He also shoots down rumours of losing 20 kilos for the role ("No, not 20") saying he went on a cleansing programme to drop from 70 to 62 so it was only a mere 8 kilos. “I can lose weight easily (as if we needed that to be rubbed in!)”

Is Malik a real story?

Parallels have been drawn between Malik and certain real-life political incidents that have taken place in Kerala. In a previous interview, Mahesh has alluded to how the story is relevant because there has been an increase of land acquisition cases in the sensitive coastal areas in Kerala, resulting in the displacement of a minority community. So is Mahesh ready for the brickbats once the movie is out, since religion is an extremely sensitive issue in today’s world.

“I’m definitely prepared (for discussions post the movie release),” Mahesh avers. “It is a fictional tale at the end of the day. It’s a human drama, so I’m focusing more on the dramatic incidents and the human emotions. If people can draw parallels between what happened in Kerala or outside Kerala then that’s up to them.”

“I’ve never been biased towards any one thing,” he adds. “I have addressed all the communities and even the state.” And he’s not fearful of taking on any potential detractors. “I’m answerable to whatever questions or arguments that are raised and I have answers for that. On a regular basis, when you do films for common people, you are looking at addressing the lower middle class, the middle class and even daily wage workers. So religion is a real factor. Politics also relates a lot to religion right now. When you are saying a story, honestly speaking, all this has to be addressed. I don’t feel any kind of apprehension in handling such kinds of topics at all.”

But he says he takes on the responsibility of saying such things in a truthful way. “More than that, I’m thinking of Malik as a personalised human drama, where we have a lot more to say than the communal thing.”

Also read: 'Joji' is not an adaptation of Macbeth, says Fahadh Faasil

The Fahadh-Mahesh collaboration

While he has acted with any number of directors, there is no denying that Mahesh Narayanan and Fahadh Faasil share a special bond. We saw it first in Take Off, followed by C U Soon. The duo are also working together on Malayankunju, a survival thriller written by Mahesh. “Fahadh is more than an actor; he is a close friend today. We communicate very well with each other; primarily we all have to be on the same page…”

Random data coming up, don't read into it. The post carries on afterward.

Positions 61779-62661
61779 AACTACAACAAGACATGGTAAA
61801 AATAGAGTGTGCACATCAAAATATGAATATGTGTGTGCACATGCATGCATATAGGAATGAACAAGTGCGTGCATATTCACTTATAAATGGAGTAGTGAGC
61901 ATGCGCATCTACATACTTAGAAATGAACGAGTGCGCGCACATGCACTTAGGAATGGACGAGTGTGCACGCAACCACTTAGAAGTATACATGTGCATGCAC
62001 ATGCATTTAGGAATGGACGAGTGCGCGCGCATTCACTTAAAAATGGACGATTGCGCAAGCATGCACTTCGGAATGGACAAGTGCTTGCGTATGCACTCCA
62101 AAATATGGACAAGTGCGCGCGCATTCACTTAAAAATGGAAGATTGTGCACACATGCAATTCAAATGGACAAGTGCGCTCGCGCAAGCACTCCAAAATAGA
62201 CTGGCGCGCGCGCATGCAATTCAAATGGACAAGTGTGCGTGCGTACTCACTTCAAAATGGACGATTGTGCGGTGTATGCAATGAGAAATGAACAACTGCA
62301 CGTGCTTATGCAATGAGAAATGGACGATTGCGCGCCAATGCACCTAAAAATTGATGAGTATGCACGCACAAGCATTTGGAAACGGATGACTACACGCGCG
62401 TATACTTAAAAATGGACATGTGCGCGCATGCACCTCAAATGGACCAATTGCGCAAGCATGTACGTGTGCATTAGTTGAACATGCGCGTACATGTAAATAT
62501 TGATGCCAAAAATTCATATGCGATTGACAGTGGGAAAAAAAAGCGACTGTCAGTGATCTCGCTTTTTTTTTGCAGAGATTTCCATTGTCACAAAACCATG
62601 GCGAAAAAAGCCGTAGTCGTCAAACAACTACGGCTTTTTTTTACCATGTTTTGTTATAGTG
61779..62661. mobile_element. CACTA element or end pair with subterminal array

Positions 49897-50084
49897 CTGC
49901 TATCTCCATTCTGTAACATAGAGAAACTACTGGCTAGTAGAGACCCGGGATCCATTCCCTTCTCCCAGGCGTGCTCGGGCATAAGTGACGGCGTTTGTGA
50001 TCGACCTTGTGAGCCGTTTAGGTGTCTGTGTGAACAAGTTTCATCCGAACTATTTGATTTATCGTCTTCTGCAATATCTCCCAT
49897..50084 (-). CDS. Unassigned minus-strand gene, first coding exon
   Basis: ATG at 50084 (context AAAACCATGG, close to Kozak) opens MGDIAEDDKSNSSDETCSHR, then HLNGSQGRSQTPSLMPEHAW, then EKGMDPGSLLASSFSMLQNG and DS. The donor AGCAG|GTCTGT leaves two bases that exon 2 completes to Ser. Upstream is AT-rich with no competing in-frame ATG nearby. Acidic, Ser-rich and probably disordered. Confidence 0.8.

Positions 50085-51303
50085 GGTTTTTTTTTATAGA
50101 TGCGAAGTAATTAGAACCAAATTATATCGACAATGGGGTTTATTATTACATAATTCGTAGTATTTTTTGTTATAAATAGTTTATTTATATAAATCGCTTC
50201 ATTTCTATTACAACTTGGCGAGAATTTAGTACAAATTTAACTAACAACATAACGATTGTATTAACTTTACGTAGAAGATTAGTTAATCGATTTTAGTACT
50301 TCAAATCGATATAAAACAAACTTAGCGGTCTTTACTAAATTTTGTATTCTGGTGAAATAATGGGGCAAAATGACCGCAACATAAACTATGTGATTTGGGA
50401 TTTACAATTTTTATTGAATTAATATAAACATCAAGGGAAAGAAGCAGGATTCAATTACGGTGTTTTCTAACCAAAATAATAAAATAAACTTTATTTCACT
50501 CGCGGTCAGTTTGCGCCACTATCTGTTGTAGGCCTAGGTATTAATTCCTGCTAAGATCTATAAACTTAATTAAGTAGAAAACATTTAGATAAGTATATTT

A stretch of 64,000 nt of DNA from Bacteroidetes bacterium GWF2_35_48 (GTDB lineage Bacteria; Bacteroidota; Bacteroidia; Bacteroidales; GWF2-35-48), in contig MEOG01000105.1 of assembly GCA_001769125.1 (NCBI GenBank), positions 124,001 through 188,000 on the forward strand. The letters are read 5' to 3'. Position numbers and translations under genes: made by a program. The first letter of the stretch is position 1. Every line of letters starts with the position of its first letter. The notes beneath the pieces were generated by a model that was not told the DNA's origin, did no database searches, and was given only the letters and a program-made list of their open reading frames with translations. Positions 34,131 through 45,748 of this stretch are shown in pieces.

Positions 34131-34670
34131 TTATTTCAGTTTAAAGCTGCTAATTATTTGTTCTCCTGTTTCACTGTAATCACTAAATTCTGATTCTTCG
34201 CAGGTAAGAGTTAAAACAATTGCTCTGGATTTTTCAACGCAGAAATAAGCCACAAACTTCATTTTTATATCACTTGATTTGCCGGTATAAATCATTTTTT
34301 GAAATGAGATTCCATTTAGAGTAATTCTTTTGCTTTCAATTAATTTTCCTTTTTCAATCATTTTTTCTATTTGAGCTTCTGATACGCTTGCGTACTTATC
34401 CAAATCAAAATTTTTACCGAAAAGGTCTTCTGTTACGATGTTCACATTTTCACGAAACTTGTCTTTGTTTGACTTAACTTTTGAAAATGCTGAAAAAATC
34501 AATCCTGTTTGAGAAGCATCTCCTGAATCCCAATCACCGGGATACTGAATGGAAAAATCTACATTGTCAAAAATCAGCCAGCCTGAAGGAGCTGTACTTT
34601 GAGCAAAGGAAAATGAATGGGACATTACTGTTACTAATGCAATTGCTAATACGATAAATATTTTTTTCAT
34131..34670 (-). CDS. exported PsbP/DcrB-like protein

Fahadh cuts in; “I always get on board with Mahesh whether it is Malik or C U Soon or any film. I’m on his side. And I always ask him, do you want to film with another actor, I will produce it. (Laughs).

“Mahesh doesn’t promise the audience that you will see Fahadh Faasil in a way you haven’t seen him in other films…

“We are excited about an idea and we just want to make that. In the process, everything happens. It’s easy when I know what Mahesh wants or Mahesh knows what I can do, so the chemistry is pretty much transparent.”

As far as viewers are concerned, the unassuming actor says: “If you like Malik, tell your friends. If you don’t like it, tell me whenever you meet me next. It’s the only responsibility I can take.”

Will theatres ever get back to normal?

As someone who is an integral part of a dynamic film industry, which has embraced the new normal by churning out quality content for digital audience in the absence of theatres, does Mahesh ever doubt we are witnessing the end of the blockbuster era as you know it?

The director begs to differ. “Primarily, the theatres are going to come back when the pandemic ends. You take the example of what’s happening in the US, a film like Fast and Furious 9 is the highest box office grosser right now, and even A Quiet Place 2 has won the audience. So in that way, when the vaccination is done, theatres will come back, but both these platforms (OTT and theatres) will coexist.

"Certain films will specifically be made for OTT and certain films will be dedicated for theatrical release. Now we have an obligation to the Malayalam film industry to deliver a film for theatres. We are certainly obliged to deliver films for a theatrical audience. Only thing is the scenarios in theatres will keep changing but theatres will continue to exist.”